What checks the boats run? Recently in our octo the run of the boat is checked but I don’t know how to prevent it and what to call to make it better. Thanks love this blog, so helpful! 🙂
For those that don’t know, an octuple is an eight rigged with sculling riggers so that each rower has two oars instead of one. They’re raced very infrequently in the US because they have the ability to move way too fast to be considered safe.
Check out this post – it’s definitely the most “in depth” one I’ve written in regards to check, what it is, and what drills you can do that help the crew work towards eliminating it. It’s not something you can directly prevent – the best thing you can do is explain the concept of ratio, why it’s important, etc. since it seems like the lack of ratio is your biggest contributing issue right now. As far as calls go, simple/obvious ones like control, relaxed, long, etc. that really focus on and emphasize slide control on the recovery would be good to incorporate while you’re working to figure out what the underlying technique issues are. I’d also have your coach watch from the launch to see if he/she can pinpoint any individual issues that are contributing to the boat feeling checked, as well as who specifically is rushing the slides or whatever so that you can direct some of your calls directly towards them. Talk with your coach after practice and have them go over in a bit more depth what they saw so that you can understand what you should be on the lookout for (individually and with the whole crew), in addition to having them go over some drills that you can do with the rowers either on the warmup or when you’re just sitting by yourselves that can help the rowers (either as individuals, pairs, etc.) work towards gaining a little more control on the recovery.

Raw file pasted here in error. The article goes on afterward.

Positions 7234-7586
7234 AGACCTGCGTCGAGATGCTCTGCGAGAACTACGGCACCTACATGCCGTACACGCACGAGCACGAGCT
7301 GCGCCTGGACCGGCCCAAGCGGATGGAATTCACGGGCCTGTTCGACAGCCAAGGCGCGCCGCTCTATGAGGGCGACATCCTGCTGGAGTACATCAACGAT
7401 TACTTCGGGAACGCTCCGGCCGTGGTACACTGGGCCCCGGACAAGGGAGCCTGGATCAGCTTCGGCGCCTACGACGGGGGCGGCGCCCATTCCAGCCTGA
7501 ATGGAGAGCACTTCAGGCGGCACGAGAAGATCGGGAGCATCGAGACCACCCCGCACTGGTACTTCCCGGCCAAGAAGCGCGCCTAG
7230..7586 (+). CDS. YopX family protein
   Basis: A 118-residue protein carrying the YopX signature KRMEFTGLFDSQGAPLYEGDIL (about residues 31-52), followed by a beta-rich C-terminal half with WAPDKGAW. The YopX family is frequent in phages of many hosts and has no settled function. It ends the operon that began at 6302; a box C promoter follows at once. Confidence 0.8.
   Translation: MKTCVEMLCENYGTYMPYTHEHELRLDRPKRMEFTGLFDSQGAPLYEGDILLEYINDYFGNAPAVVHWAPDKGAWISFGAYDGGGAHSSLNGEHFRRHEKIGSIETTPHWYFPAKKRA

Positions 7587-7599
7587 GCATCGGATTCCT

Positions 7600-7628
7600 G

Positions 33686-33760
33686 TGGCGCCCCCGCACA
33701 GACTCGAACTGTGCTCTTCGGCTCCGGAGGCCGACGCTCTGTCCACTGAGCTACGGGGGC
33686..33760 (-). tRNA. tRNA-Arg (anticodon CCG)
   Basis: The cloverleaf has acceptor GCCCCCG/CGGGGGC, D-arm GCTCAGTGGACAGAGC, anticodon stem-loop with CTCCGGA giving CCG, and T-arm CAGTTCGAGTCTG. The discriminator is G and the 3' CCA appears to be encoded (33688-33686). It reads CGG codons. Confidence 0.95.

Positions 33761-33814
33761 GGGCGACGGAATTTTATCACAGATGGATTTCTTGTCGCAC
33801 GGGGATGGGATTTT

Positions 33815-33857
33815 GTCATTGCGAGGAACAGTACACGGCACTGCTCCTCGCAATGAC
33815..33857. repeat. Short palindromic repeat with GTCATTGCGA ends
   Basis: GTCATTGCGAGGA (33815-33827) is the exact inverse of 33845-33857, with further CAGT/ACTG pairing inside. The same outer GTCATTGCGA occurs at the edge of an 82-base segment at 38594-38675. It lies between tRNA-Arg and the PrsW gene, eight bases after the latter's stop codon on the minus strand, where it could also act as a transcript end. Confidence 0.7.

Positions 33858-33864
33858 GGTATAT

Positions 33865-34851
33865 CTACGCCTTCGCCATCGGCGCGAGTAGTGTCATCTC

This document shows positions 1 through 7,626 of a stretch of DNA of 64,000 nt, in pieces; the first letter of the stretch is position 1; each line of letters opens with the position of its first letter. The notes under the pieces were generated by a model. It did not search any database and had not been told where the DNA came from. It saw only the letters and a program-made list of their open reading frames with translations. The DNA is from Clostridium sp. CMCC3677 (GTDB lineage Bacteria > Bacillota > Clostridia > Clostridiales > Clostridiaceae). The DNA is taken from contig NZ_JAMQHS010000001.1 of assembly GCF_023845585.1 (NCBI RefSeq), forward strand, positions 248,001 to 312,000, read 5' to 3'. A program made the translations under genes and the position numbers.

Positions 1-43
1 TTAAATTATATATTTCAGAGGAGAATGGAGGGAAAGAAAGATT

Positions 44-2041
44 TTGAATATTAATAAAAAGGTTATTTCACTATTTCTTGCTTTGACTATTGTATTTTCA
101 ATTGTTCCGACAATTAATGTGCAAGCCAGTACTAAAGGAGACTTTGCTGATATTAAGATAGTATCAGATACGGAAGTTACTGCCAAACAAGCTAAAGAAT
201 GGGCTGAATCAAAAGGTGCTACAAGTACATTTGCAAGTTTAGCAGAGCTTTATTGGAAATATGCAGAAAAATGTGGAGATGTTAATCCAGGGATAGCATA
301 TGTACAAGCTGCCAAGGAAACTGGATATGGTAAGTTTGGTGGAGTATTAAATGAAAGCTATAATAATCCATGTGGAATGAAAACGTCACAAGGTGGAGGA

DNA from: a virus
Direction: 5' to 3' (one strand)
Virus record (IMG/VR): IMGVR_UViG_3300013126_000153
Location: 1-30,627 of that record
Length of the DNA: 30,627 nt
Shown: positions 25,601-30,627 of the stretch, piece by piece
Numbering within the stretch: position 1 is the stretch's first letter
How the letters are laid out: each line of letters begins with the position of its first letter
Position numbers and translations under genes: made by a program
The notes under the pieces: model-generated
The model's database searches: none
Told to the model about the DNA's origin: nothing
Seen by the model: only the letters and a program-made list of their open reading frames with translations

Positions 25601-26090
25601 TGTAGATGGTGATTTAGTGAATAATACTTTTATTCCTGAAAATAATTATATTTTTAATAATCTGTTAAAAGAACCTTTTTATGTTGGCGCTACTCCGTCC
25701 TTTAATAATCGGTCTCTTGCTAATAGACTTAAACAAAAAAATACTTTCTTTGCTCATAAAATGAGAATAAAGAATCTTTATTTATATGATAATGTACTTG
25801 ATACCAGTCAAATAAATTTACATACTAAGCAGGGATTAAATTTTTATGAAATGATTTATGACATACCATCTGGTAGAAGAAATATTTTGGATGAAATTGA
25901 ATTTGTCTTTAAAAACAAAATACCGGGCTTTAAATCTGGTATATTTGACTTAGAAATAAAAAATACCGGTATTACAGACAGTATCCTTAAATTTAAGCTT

We had this issue earlier this season with one of my boats and we did double pause drills one day (5th paragraph in this post and #3 in this post), which seemed to help a lot. I would try incorporating that drill into your warmup (when rowing by 4s or 6s) and really emphasize slow slides coming into the catch on the last part of the recovery. Another thing is making sure the rowers have got their full body prep by the time they reach bodies over (there’s a reason why that stage of the stroke is called bodies. over.) since not having the bodies prepped can lead to them throwing their chests forward on the last inch or two of the slide to get all the length that they should have had half a stroke sooner. The “throwing forward” of the body weight also contributes a lot to the boat feeling rushed and checked, especially if you’ve got more than one person doing it.